(56)   Heuveline, "Demographic Analysis," p. 108.

(57)   Kiernan, "Demography of Genocide," p. 586. Kiernan cites a figure of 1,854,528 when calculating survivors based on the population estimates. However, I believe that this is slightly off. Bannister and Johnson suggest that in addition to the 6.36 million inside Cambodia, there were 218,000 refugees in Vietnam and Thailand. The majority of these (150,000) were the ethnic Vietnamese who were exiled when the Khmer Rouge came to power. Kiernan has already subtracted these from his starting population. However, this still leaves another 58,000 refugees, who should be added to the 6.36 million survivors. In this case, Kiernan's highest estimate (1.855 million) should actually be adjusted downward slightly, to about 1.797 million.

(58)   Thailand's growth rate: see http://www.ncbi.nlm.nih.gov/entrez/query.fcgi?cmd=Retrieve&db=PubMed&list_uids=12311580&dopt=Abstract. Growth rate for Laos: see http://www.ncbi.nlm.nih.gov/entrez/query.fcgi?cmd=Retrieve&db=PubMed&list_uids=12313302&dopt=Abstract.

(59)   Heuveline, Patrick: personal communication, 4/6/2005.

(60)   Kiernan, Ben: The Pol Pot Regime, p. 457.

(61)   Sampson, W.J.: Letter to The Economist, March 26, 1977.

(62)   Bannister and Johnson, p. 85. I'm uncertain how much credence I give this conclusion, however: I believe that Bannister and Johnson's population estimates are significantly low for the 1975 population, and their conclusion that birth rates had not been substantially affected could in theory be the result of this. A decreased population among the very young might appear roughly normal if the size of the entire population was underestimated. This, however, would be the case only if the very young were not undercounted along with all other demographic groups.

(63)   Vickery and the CIA, for example, accepted these estimates. Francois Ponchaud (Cambodia Year Zero, p. 71) notes that Sihanouk had cited a figure of 600,000. Elizabeth Becker's claim of more than one million deaths may have been based on this same statistic: Becker probably misinterpreted claims of 5-600,000 for both sides to mean 5-600,000 on each side.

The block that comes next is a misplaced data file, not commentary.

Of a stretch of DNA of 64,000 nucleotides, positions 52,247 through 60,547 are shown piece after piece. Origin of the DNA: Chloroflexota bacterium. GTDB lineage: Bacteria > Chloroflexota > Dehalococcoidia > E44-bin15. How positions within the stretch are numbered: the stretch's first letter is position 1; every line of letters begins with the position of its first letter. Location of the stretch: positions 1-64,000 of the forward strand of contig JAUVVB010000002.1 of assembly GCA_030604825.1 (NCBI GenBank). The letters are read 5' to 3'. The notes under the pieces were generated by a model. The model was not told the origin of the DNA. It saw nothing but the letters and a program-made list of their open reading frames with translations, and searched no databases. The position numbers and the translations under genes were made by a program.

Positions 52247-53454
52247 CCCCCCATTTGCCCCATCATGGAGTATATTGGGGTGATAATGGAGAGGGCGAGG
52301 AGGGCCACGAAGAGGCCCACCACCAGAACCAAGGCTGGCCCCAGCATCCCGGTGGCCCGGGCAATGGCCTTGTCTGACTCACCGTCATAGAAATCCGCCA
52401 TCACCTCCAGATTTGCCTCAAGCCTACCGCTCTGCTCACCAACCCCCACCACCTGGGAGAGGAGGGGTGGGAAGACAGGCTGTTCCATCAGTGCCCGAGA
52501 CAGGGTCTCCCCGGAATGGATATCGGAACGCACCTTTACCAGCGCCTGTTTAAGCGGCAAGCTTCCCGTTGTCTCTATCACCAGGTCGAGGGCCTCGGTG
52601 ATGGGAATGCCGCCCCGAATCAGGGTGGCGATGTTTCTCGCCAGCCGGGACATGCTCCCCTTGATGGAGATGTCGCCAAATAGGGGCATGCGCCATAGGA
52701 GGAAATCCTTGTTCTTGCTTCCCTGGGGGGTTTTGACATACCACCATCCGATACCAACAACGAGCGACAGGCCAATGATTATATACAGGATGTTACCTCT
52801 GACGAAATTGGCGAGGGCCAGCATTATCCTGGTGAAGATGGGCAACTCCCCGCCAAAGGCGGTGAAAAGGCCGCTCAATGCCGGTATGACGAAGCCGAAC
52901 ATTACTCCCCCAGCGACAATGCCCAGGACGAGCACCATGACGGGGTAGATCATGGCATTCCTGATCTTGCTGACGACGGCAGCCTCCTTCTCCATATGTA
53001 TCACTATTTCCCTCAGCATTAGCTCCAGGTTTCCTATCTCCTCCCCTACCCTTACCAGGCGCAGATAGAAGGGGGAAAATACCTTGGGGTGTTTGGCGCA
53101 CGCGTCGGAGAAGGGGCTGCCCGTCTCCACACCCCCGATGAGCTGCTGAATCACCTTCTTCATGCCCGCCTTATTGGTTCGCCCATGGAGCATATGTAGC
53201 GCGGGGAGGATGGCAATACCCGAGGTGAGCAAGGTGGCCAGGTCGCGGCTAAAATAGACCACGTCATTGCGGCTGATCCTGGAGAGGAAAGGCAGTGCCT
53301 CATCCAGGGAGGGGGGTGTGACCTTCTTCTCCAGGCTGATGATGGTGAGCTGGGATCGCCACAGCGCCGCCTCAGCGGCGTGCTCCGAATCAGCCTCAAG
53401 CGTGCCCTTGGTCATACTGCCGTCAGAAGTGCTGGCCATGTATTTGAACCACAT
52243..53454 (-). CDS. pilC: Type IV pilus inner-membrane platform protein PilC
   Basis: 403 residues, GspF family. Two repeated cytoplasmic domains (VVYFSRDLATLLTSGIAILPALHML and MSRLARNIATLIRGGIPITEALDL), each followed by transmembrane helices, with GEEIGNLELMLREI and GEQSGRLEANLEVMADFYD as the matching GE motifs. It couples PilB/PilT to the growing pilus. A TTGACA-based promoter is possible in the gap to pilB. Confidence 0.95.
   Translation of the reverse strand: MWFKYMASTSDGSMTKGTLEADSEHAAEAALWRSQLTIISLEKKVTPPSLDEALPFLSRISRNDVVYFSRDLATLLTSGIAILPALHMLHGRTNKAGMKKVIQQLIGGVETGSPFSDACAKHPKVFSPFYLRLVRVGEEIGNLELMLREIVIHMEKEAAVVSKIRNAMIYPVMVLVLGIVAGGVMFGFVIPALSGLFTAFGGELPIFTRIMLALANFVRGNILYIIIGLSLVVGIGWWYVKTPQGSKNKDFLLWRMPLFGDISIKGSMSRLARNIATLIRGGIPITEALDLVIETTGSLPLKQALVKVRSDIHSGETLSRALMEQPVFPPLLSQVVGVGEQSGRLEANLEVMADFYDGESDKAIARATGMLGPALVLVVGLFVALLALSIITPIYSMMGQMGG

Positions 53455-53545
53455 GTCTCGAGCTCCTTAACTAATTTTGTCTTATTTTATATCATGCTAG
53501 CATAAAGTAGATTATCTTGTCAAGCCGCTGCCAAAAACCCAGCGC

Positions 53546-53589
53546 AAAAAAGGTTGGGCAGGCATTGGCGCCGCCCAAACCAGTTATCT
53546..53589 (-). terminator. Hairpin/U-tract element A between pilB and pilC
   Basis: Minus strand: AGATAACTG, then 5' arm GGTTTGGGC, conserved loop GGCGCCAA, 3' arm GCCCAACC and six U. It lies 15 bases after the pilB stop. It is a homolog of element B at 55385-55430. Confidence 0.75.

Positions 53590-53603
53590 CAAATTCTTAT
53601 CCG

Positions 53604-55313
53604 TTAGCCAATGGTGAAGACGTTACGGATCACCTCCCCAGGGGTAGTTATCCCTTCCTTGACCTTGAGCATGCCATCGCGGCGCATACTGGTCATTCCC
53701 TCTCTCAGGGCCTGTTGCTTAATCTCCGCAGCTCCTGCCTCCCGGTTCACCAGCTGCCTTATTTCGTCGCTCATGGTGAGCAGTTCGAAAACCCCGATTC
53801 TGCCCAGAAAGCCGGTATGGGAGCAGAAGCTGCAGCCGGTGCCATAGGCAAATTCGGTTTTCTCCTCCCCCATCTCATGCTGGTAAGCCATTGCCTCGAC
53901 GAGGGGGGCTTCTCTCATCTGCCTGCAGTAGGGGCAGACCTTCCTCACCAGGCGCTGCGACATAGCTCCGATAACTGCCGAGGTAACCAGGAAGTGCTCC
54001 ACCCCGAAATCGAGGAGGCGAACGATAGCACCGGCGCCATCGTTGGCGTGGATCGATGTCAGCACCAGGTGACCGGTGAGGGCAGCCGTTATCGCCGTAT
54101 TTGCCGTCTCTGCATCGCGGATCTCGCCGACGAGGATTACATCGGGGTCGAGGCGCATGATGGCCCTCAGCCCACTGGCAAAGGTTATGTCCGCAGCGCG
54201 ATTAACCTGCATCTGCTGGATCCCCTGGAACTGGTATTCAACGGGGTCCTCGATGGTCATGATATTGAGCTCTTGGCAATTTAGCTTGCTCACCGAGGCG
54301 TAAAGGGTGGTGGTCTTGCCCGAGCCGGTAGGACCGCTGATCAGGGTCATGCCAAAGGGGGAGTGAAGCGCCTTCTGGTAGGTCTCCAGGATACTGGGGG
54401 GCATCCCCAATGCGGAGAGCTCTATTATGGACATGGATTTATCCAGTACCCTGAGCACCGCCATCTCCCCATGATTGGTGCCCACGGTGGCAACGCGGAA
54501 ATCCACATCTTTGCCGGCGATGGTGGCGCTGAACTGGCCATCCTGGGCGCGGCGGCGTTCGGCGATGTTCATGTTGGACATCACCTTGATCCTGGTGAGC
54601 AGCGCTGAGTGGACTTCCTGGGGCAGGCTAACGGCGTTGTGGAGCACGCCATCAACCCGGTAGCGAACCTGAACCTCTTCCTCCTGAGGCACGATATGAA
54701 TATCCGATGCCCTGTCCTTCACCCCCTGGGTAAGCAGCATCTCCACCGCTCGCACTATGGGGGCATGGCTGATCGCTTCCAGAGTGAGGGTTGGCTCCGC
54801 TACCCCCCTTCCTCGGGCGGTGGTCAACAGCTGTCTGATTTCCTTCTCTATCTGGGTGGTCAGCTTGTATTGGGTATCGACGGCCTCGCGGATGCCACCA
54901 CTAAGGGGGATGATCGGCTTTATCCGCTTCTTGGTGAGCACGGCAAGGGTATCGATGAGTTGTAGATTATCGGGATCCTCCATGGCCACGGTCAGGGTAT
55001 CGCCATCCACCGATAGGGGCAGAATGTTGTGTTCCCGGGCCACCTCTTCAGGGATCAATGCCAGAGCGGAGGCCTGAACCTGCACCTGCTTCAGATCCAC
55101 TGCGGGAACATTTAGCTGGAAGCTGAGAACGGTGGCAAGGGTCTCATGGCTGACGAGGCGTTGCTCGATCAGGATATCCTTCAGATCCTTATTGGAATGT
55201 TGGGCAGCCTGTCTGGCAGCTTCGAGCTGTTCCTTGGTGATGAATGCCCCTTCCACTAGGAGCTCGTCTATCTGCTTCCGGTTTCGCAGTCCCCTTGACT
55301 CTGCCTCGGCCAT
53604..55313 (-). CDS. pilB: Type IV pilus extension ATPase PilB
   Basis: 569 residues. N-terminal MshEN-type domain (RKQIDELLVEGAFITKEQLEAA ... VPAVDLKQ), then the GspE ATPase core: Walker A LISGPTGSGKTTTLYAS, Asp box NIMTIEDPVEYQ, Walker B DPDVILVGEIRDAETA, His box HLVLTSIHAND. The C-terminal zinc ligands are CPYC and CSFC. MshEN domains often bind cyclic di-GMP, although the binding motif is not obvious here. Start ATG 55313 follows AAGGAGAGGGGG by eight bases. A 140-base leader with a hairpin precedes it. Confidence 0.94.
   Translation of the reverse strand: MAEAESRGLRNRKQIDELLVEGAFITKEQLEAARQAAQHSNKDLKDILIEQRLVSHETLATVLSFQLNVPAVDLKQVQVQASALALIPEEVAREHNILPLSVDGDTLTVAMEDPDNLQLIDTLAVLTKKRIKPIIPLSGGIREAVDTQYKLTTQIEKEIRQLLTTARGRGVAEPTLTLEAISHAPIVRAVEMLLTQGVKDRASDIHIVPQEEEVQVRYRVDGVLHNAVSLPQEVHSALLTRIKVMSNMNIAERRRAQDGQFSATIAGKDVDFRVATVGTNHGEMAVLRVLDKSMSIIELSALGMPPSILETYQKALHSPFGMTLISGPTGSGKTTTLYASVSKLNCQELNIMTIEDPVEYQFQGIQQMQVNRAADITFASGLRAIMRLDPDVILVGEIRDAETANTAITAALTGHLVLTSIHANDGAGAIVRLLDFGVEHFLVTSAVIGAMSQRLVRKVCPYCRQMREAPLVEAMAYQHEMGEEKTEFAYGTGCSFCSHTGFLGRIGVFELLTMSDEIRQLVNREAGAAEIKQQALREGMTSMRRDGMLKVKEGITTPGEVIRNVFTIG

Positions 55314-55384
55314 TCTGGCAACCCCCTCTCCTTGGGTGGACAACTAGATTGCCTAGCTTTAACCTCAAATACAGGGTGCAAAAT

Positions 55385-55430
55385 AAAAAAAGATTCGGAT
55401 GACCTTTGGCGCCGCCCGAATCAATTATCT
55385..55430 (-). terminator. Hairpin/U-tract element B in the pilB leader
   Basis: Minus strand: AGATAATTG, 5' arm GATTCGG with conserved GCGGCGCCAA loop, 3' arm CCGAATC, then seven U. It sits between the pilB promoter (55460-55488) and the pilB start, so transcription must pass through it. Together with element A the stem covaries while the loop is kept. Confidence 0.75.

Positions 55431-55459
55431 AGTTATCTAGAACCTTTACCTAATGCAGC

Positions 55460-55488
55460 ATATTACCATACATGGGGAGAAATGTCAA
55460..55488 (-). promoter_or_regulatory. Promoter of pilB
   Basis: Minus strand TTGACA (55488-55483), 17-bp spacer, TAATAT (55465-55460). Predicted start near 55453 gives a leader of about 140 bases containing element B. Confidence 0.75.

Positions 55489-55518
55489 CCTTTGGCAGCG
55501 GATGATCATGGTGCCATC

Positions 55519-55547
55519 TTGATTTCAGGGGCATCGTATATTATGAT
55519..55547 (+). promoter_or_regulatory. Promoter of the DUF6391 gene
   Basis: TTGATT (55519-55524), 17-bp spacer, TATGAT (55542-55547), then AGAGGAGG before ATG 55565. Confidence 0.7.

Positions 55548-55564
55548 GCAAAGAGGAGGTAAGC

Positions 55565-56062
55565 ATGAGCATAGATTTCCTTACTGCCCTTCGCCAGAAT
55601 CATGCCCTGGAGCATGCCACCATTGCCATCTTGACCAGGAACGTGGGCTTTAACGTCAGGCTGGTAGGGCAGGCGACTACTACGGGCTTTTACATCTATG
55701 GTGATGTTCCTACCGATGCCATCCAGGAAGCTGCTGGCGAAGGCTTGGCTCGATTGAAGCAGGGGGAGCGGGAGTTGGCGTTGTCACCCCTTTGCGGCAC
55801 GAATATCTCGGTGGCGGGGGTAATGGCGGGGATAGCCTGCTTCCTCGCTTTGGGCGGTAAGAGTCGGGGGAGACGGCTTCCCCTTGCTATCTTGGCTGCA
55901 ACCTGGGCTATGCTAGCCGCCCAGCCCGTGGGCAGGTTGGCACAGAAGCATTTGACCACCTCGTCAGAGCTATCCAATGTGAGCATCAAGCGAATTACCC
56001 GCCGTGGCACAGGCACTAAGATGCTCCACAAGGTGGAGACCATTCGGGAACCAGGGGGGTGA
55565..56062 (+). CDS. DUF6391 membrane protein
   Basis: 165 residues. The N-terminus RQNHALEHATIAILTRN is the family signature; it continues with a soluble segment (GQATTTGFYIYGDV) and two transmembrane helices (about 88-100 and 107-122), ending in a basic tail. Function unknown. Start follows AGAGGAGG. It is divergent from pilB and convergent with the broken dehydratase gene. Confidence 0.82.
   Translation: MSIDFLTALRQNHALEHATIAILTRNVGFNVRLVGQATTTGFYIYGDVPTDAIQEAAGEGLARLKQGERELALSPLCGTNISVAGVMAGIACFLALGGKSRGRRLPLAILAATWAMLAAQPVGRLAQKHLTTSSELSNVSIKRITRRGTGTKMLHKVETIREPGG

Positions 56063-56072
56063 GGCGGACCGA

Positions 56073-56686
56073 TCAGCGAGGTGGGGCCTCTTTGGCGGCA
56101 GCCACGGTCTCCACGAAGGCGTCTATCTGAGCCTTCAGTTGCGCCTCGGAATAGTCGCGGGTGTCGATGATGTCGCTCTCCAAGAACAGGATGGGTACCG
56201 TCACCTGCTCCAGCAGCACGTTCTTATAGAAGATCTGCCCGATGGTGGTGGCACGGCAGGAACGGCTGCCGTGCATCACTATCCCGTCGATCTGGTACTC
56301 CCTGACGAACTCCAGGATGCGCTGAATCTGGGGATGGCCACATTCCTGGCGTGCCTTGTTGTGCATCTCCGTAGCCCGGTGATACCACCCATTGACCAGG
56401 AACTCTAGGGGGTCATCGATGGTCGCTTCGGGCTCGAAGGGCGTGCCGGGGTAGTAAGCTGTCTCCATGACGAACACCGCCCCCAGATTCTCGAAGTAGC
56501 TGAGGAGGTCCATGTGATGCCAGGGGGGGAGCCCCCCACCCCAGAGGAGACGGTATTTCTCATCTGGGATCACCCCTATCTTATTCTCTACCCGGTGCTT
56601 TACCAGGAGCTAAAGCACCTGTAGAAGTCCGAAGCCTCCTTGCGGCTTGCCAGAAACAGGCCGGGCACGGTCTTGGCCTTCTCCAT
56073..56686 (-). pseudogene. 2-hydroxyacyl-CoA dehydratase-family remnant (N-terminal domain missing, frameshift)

(64)   Him, Chanrithy: When Broken Glass Floats, pp. 27-44, p. 330

(65)   Ngor, Haing, and Warner, Roger: A Cambodian Odyssey. See Chapters 3 and 4, and p. 129.

(66)   Streed, Sarah: Leaving the House of Ghosts, pp. 72-73. Although this is attributed to a B-52, that seems unlikely; the attacking plane was sighted "flying low in the distance." The B-52 is a high-altitude bomber.

(67)   May, Someth: Cambodian Witness, pp. 91-99; Criddle, JoAn: To Destroy You is No Loss, pp. 3-12.

(68)   Nath, Vann: A Cambodian Prison Portrait, pp. 3-4.

(69)   See Loung Ung's First They Killed My Father, Sophal Leng Stagg's Hear Me Now, Sharon Sloan Fiffer's Imagining America (about Paul Thai) and Molyda Szymusiak's The Stones Cry Out.

(70)   Ebihara, May: "A Cambodian Village under the Khmer Rouge, 1975-1979," in Genocide and Democracy, p. 57.

(71)   Kiernan, The Pol Pot Regime, p. 459.

(72)   Heder, Stephen, personal communication 3/8/2005.

(73)   I highly recommend Ho's novel, The Clay Marble, for young readers. A review is at http://www.mekong.net/cambodia/clay.htm.

(74)   Etcheson, Craig: personal communication, 5/8/2003.

(75)   A clarification may be in order here. I've argued that estimates of the death toll from the Khmer Rouge regime are low, in part because of clustering of mortality. Would clustering of mortality could cause estimates of the war toll to be low, also? No. Underestimates are not caused by clustering; they are caused by survey methodologies that do not account for clustering. There is no evidence that the estimate of 500,000 war deaths was based on surveying survivors. In fact, there seems to be no evidence that it was based on anything at all.